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Easedale and Glacial Features

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Introduction

Geography Coursework "Easedale & Glacial Features" Natasha Kappella Windermere St Annes Table of Contents Introduction & Aims................................................... pg 3 Data Collection: Primary Resources.............................. pg 4 Secondary Resources........................... pg 5 Data Presentation & Analysis: Field sketches.......................................... pg 6-10 Rose diagram (striation orientation)..................pg 6a Annotated photos....................................... pg 11-12 Rose diagrams (stone orientation).....................pg 13 Bar chart of power's scale rocks..................... pg 10 Cross section, labelled with glacial landforms..... pg 14 Memory map, labelled with glacial landforms..... pg 14 Conclusion.................................................................. pg 15 Evaluation.................................................................. pg 15 Bibliography............................................................... pg 15 Introduction and Aims On Monday June 5th 2006, the geography class of Windermere St Annes pursued their research of glaciation and its effects on landscapes by studying Easedale Valley; so the aim of the field trip was to see if glaciation had affected the landscape of Easedale. The hypothesis that I devised is: "The effect of glaciation has significantly impacted on Easedale's current landscape". I used a series of techniques such as field sketching, observing, measuring striations, taking photographs and sorting pebbles into classes according to Power's Scale, to see if my hypothesis was true or false. I spent the day gathering primary research and seeing how my past knowledge can fit and apply to my observations. ...read more.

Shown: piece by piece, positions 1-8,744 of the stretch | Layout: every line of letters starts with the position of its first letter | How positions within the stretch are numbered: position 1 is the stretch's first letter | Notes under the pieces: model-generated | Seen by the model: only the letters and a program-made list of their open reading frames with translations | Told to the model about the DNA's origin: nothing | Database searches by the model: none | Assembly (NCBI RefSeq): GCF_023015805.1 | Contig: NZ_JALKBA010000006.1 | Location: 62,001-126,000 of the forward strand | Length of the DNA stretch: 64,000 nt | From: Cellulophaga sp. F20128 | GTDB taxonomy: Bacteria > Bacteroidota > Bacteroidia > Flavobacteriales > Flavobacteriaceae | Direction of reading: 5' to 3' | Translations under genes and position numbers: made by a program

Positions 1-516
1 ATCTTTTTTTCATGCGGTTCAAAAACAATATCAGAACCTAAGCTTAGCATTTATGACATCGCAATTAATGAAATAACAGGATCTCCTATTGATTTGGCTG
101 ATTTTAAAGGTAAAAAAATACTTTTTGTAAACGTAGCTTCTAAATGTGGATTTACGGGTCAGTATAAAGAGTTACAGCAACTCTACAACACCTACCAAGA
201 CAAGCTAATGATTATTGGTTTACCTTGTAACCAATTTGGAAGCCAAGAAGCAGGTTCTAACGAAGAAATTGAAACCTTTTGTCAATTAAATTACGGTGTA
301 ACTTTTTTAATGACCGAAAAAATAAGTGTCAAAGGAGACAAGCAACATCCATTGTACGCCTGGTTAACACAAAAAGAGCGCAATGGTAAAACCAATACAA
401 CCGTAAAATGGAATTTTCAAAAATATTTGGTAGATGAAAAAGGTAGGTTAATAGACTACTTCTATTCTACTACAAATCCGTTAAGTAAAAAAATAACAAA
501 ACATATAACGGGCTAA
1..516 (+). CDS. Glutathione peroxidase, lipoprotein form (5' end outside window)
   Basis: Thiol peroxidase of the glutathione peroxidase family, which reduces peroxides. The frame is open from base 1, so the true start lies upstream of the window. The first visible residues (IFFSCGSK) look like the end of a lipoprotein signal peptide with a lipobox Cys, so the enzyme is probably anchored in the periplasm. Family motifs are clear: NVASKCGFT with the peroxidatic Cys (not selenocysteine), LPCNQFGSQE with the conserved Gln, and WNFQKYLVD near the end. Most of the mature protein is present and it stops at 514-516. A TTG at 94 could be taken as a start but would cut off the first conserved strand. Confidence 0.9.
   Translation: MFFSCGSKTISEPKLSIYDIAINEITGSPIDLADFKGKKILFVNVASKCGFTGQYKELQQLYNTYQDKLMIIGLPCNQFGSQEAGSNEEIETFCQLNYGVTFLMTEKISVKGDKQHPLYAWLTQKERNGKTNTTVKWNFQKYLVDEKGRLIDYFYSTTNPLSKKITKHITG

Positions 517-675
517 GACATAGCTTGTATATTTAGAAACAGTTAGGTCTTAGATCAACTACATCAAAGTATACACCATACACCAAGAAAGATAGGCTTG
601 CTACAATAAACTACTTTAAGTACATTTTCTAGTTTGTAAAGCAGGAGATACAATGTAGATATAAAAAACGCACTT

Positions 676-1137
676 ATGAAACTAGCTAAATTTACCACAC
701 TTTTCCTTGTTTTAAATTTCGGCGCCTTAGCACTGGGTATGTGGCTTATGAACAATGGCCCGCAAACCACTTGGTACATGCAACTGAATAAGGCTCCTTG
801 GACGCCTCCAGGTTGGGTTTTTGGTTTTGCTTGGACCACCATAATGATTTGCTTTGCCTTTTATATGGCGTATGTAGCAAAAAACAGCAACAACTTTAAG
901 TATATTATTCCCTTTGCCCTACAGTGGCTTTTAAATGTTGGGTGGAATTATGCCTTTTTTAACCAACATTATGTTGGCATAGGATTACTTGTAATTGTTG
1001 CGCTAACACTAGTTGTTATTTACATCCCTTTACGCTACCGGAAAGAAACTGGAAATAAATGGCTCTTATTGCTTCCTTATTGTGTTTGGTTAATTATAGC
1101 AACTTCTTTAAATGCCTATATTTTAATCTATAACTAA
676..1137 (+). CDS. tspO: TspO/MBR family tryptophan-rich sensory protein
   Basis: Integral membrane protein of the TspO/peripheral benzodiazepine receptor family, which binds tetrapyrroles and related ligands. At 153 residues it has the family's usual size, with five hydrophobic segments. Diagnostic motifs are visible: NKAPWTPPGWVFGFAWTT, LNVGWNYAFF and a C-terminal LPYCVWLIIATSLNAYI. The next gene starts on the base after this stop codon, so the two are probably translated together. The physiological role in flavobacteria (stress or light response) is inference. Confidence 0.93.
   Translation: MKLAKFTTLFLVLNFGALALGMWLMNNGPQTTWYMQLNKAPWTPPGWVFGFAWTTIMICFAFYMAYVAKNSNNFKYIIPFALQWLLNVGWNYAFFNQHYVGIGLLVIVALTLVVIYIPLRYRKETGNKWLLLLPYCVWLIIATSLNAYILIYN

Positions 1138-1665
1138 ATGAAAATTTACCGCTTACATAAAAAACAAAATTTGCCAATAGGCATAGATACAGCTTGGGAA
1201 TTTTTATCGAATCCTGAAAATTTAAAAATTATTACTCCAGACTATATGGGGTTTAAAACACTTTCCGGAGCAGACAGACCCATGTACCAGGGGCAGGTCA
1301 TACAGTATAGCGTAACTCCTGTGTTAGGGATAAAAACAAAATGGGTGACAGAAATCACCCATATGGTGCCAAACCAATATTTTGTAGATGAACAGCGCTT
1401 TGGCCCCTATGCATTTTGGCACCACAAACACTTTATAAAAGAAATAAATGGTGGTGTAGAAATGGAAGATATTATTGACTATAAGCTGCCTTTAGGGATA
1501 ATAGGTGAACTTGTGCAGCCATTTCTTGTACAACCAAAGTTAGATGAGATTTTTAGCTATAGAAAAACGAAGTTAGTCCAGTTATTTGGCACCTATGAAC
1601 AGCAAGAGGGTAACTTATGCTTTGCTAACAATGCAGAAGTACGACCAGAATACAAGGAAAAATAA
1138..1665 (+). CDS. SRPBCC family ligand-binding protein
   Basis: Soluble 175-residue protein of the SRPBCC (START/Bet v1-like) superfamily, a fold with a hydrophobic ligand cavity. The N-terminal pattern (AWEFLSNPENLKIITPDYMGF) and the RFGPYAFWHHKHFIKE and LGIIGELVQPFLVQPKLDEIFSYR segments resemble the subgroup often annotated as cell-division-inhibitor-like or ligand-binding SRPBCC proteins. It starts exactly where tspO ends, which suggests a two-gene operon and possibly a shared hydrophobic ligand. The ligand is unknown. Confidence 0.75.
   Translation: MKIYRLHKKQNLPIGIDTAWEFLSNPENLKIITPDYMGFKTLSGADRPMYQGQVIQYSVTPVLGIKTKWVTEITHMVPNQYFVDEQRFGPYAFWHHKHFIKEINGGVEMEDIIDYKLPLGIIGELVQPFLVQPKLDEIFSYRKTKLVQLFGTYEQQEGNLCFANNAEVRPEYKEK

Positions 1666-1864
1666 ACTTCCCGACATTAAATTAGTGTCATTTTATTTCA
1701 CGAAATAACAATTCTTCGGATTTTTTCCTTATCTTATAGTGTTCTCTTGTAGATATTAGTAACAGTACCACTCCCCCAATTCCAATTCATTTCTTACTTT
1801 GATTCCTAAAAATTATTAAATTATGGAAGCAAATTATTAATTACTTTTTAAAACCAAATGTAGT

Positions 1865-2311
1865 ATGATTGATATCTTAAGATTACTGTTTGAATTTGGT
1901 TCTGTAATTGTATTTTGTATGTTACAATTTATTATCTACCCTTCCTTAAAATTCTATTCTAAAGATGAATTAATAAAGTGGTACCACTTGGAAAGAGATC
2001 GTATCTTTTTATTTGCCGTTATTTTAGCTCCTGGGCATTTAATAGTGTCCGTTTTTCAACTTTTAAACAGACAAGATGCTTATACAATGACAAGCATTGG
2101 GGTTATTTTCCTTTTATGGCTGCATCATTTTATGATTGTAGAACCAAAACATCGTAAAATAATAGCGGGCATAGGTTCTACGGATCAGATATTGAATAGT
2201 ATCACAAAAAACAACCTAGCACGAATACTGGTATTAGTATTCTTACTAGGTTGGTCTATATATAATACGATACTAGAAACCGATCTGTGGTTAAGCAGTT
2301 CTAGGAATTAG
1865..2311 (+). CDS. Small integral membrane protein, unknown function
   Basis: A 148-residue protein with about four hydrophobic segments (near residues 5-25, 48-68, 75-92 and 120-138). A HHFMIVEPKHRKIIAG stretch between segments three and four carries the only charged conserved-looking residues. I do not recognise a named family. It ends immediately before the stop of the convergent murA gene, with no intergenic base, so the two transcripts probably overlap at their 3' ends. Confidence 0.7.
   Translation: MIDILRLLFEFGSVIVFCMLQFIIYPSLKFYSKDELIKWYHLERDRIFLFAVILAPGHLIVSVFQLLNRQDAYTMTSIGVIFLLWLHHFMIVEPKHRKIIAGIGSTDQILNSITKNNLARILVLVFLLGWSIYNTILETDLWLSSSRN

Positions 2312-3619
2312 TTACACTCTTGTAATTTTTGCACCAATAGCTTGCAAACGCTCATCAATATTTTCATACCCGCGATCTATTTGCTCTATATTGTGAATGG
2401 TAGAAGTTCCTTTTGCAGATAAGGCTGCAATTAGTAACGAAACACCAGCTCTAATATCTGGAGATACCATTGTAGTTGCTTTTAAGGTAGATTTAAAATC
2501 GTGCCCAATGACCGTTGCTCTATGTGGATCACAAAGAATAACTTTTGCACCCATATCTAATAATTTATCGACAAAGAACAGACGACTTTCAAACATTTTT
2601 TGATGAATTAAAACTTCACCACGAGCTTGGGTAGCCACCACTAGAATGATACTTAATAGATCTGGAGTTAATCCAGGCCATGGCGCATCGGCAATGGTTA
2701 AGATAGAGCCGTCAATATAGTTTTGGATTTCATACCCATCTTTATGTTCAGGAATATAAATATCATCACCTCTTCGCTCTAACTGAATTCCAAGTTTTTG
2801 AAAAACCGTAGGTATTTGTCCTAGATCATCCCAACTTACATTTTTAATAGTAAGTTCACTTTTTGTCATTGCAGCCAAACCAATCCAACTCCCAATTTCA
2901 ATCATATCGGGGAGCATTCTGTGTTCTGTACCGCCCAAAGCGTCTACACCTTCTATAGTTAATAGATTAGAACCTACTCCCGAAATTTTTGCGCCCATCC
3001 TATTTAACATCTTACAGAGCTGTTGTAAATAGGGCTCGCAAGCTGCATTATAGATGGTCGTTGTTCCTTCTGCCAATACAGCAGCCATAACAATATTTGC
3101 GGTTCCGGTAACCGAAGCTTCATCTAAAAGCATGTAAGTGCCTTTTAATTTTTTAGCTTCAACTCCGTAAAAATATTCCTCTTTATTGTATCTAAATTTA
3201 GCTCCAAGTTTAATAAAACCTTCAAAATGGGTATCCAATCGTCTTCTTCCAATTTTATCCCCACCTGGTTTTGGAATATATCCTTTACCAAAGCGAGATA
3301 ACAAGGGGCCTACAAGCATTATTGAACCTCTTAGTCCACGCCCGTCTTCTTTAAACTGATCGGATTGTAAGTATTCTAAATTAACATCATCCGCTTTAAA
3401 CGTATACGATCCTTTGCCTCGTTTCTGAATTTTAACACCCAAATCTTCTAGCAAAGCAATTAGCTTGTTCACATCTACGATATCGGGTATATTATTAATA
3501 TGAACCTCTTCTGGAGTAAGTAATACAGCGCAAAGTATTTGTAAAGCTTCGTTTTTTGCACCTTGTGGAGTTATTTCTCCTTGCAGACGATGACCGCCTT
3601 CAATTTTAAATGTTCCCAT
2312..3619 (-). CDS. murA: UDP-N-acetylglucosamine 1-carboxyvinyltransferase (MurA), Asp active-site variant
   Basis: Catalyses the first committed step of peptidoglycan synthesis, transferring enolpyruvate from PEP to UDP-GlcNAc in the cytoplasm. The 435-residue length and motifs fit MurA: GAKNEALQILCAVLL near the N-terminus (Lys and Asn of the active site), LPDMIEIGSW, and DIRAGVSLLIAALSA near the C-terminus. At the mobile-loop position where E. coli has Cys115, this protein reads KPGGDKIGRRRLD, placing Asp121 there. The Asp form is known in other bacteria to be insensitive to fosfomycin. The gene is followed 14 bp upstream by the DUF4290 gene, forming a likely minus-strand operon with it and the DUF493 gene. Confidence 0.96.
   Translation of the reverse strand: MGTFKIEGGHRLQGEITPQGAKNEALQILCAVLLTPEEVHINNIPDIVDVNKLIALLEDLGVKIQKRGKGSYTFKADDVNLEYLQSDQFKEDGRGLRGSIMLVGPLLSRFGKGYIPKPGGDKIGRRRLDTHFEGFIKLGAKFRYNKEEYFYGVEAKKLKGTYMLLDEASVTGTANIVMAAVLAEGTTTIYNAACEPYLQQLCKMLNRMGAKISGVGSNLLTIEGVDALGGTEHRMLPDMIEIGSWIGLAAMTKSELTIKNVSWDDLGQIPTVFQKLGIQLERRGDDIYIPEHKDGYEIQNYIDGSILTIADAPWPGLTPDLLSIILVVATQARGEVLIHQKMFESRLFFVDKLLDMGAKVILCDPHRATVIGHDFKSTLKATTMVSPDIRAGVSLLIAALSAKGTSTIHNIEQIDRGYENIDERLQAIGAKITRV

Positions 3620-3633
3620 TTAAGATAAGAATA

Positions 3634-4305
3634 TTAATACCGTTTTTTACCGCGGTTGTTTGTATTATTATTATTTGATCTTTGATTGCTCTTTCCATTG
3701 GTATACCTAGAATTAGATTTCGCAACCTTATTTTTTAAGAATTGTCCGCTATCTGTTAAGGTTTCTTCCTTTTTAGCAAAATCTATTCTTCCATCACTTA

Middle

Field Sketch 2: Corrie (pg 7) The sketch shows a large cliff-like back wall which gently slopes down into the tarn. On the back wall are masses off hummocky moraine (see field sketch 4 of Hummocky Moraine, pg 9), which are gentle rolling hills which could have been shaped by a glacier moving down the land while plucking large amounts of the rock and earth with it. The sketch also shows a couple of columns of gathered earth and rock, this could be suggesting they're ar�tes which are signs of medial moraine deposited by two glaciers that have joined together (while still flowing down the hill). The tarn implies its large water quantity could have only come from something as vast as a melted glacier. At the base of the tarn is a ridge of earth embedded with unsorted rocks- resembling a corrie lip embedded with till! All these features tied in together strongly propose they were sculpted and formed by glaciation. My observations most definitely support that my sketch of the scene is a corrie, and the ridge at the base of the tarn is a corrie lip. Field Sketch 3: Corrie Lip Till (pg 8) ...read more.

Conclusion

Evaluation The main purpose of the study was to see how glaciation has impacted and sculpted the landscapes of the current day; this was successfully shown through the landscape of Easedale. However, only studying Easedale has limited my knowledge of how current landscapes have been sculpted by glaciation. To resolve this problem, I'd like to study another landscape that has suggestibly been influenced by glaciation so that I can compare the two. On the excursion at Easedale, our potential information gathered was limited due to the lack of available time. The field sketches were rushed, as were good angles for photographs. A way to avoid this problem is to extend the Easedale study to two or three days further, so that each aspect of the excursion could be more focussed on. Another degrade of the excursion was the measured striations- only one set of data was collected. To improve the accuracy and reliability of this data, other striations on different rocks should be measured, so that the range of information gathered is broader. Another method I could carry out to improve my investigation is to compare glaciated features to other forms of landscape influences such as a river. This would support my hypothesis further as it would be cancelling out any other possibilities that could have formed the landscape. ...read more.

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